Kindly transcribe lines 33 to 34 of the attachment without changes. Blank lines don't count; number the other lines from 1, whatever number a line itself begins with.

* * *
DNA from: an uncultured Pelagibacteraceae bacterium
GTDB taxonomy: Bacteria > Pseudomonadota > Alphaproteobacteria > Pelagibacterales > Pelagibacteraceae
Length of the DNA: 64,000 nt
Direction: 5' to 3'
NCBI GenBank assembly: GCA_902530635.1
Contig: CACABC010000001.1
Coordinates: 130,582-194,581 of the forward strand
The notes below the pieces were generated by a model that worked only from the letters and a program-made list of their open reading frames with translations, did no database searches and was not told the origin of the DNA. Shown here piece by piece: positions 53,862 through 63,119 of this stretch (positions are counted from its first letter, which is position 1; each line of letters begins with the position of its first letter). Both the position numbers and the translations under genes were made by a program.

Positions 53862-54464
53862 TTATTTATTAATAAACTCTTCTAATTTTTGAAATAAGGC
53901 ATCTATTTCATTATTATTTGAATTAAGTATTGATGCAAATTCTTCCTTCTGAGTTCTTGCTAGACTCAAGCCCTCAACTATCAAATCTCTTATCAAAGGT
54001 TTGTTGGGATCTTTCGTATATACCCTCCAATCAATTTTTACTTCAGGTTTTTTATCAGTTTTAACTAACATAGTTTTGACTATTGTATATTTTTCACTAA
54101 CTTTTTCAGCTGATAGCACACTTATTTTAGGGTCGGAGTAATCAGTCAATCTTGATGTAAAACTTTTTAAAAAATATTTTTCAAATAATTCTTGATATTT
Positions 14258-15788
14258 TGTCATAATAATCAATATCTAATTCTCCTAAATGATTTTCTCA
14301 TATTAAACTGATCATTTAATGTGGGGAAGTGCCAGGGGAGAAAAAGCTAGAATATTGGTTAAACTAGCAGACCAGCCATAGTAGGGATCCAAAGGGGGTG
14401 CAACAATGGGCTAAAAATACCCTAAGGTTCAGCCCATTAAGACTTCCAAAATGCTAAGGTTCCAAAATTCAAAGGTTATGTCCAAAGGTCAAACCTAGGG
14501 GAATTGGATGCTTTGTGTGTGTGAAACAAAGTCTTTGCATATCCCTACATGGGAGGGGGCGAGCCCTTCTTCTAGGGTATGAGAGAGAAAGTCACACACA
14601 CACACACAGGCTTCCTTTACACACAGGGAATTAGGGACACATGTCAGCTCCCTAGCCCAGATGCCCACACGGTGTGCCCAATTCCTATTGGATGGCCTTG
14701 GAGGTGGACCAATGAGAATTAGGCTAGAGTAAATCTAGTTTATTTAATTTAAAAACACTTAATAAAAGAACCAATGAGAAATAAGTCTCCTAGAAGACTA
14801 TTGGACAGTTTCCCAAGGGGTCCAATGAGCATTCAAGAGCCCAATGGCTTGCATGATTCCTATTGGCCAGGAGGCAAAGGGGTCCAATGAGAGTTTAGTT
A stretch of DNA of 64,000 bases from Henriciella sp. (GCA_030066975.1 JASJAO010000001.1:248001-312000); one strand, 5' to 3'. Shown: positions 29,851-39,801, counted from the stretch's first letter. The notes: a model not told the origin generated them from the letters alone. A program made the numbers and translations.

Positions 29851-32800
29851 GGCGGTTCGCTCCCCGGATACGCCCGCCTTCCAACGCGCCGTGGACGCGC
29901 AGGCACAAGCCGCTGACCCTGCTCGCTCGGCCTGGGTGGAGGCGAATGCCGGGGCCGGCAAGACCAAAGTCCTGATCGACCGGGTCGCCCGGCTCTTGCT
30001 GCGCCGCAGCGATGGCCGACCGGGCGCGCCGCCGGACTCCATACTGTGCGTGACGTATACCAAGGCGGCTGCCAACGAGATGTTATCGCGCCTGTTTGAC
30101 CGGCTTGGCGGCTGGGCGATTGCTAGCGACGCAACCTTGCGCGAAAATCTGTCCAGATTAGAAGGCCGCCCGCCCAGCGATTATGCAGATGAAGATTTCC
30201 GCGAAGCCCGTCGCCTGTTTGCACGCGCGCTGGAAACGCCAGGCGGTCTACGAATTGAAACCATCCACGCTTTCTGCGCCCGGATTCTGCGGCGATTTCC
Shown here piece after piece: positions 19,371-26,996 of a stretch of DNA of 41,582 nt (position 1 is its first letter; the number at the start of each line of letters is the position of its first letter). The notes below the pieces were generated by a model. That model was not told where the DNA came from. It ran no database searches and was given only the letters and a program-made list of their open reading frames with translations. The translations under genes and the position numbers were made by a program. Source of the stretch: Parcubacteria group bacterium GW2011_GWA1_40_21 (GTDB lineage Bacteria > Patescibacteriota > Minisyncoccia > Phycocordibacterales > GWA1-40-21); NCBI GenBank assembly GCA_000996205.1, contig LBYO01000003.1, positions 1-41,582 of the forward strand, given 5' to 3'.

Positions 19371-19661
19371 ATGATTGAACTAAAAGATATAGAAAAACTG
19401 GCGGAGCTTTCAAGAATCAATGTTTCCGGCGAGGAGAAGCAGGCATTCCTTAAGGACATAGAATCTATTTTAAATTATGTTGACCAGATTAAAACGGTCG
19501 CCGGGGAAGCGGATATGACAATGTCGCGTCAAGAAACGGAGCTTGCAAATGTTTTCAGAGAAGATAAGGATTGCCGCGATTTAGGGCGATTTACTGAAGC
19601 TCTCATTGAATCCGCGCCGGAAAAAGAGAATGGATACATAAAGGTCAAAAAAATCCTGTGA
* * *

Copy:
19501 CCGGGGAAGCGGATATGACAATGTCGCGTCAAGAAACGGAGCTTGCAAATGTTTTCAGAGAAGATAAGGATTGCCGCGATTTAGGGCGATTTACTGAAGC
19601 TCTCATTGAATCCGCGCCGGAAAAAGAGAATGGATACATAAAGGTCAAAAAAATCCTGTGA